February 28 (news.mn) The Authority for Fair Competition and Consumer Protection (AFCCP) negotiated with four national mobile operators to switch cell phone service tariffs from being calculated per minute into per second calculation by March 1st.
Mongolian phone subscribers are to pay per second, rather than paying for a whole minute even when the call lasts only a few seconds.
The Authority for Fair Competition and Consumer Protection (AFCCP) reported that currently the four national mobile operators Skytel LLC, Mobicom LLC, Unitel LLC and G-Mobile LLC have undergone technical and other preparation work for the new service package to switch from the minute tariff into a second tariff.
The Communications Regulatory Commission of Mongolia will consider and solve service offers by mobile operators according to law. All four mobile operator companies will switch into using a by-the-second tariff from the minute tariff by March 15th or International subscriber`s day.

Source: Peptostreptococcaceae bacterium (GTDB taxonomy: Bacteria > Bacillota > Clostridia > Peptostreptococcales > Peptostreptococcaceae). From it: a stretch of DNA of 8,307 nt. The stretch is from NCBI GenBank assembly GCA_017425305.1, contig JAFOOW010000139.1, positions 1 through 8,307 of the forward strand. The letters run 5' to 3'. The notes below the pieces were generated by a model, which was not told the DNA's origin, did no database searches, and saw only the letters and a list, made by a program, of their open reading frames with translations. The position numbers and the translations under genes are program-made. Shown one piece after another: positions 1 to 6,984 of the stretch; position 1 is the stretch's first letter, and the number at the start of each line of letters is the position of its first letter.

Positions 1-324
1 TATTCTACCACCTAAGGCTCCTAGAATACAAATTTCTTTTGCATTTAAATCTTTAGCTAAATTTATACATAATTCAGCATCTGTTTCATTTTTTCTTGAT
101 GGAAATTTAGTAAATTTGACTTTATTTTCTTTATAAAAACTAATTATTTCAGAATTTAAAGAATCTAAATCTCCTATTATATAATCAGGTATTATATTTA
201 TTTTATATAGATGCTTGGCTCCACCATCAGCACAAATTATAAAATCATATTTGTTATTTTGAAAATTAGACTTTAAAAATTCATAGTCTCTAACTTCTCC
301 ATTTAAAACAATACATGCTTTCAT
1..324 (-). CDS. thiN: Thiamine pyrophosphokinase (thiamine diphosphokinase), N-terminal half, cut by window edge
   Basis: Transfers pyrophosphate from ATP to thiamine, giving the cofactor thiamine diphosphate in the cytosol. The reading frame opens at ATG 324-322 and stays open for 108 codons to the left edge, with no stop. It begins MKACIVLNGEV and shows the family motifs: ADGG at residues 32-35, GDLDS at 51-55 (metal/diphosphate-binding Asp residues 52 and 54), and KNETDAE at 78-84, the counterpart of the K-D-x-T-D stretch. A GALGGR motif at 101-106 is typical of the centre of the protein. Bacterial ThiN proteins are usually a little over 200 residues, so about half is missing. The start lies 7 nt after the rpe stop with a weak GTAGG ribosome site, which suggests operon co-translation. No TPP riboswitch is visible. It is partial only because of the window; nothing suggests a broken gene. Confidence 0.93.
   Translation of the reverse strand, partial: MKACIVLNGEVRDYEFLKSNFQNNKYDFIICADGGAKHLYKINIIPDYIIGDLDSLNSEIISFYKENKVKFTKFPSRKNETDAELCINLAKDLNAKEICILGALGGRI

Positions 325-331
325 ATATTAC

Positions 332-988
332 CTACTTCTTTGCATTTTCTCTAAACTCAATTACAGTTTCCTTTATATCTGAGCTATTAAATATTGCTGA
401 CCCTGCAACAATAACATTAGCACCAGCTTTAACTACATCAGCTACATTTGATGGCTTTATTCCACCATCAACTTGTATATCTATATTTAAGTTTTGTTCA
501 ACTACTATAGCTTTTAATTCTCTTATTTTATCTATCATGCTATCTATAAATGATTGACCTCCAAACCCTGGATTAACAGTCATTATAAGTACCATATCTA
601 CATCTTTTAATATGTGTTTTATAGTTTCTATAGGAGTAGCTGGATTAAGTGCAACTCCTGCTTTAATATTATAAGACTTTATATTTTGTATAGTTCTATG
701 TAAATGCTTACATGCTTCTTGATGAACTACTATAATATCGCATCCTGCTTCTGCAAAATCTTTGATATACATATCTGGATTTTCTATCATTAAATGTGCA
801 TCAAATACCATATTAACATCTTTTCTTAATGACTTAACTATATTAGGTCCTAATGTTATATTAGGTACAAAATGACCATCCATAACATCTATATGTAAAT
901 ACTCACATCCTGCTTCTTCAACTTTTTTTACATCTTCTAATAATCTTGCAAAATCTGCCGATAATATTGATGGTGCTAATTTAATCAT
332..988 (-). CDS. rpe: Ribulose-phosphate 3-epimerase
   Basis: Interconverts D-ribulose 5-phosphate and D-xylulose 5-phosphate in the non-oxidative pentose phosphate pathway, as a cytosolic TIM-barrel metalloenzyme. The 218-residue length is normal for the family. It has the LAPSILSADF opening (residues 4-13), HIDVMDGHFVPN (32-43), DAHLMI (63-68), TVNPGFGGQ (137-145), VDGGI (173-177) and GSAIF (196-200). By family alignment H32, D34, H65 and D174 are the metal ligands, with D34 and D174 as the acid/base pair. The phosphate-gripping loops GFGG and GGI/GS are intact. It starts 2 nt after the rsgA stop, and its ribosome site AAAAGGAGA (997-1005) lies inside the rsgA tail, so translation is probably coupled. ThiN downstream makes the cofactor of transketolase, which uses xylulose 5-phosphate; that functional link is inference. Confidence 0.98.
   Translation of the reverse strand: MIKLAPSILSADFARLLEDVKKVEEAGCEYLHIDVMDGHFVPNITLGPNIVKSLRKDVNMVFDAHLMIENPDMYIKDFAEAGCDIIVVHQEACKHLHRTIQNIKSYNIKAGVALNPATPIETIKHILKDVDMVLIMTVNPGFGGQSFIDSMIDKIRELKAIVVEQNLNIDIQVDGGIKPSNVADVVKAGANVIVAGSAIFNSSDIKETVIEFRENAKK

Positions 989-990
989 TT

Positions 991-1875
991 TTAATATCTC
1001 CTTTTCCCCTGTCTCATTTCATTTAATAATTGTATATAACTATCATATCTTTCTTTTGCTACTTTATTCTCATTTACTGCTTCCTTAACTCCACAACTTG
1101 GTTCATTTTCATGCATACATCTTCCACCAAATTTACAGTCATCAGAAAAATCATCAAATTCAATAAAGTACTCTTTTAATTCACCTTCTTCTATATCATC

Finance Mongolia 2013 raises public understanding of stocks and shares
February 28 (UB Post) Finance Mongolia 2013, the first financial exhibition and conference of its kind in Mongolia, took place at the Misheel Expo Centre over the weekend. At the event, several financial sector organizations provided the public with information about the financial sector and stock market.
The organizations displaying their services at the event were eager to explain the benefits of the financial market to the participants at the event. The information they provided gave visitors a general understanding of what stocks and shares are and how the equity market works. Most of the participants were brokers and dealers.
Mongolia's top banks, including Khan Bank, the Trade and Development Bank of Mongolia, Khas, and Khadaglamj, along with insurance savings companies such as Mongol Daatgal, MIG Insurance, and Soyombo Insurance, exhibited their services and products at the weekend event.
Brokers at the conference said at the conference that since the distribution of Erdenes Tavan Tolgoi stock to the public, interest in the stock market has grown and many people are now seeking to learn more about the sector. They noted, however, that the number of accounts being opened at the Mongolian Stock Exchange has declined recently, along with trade.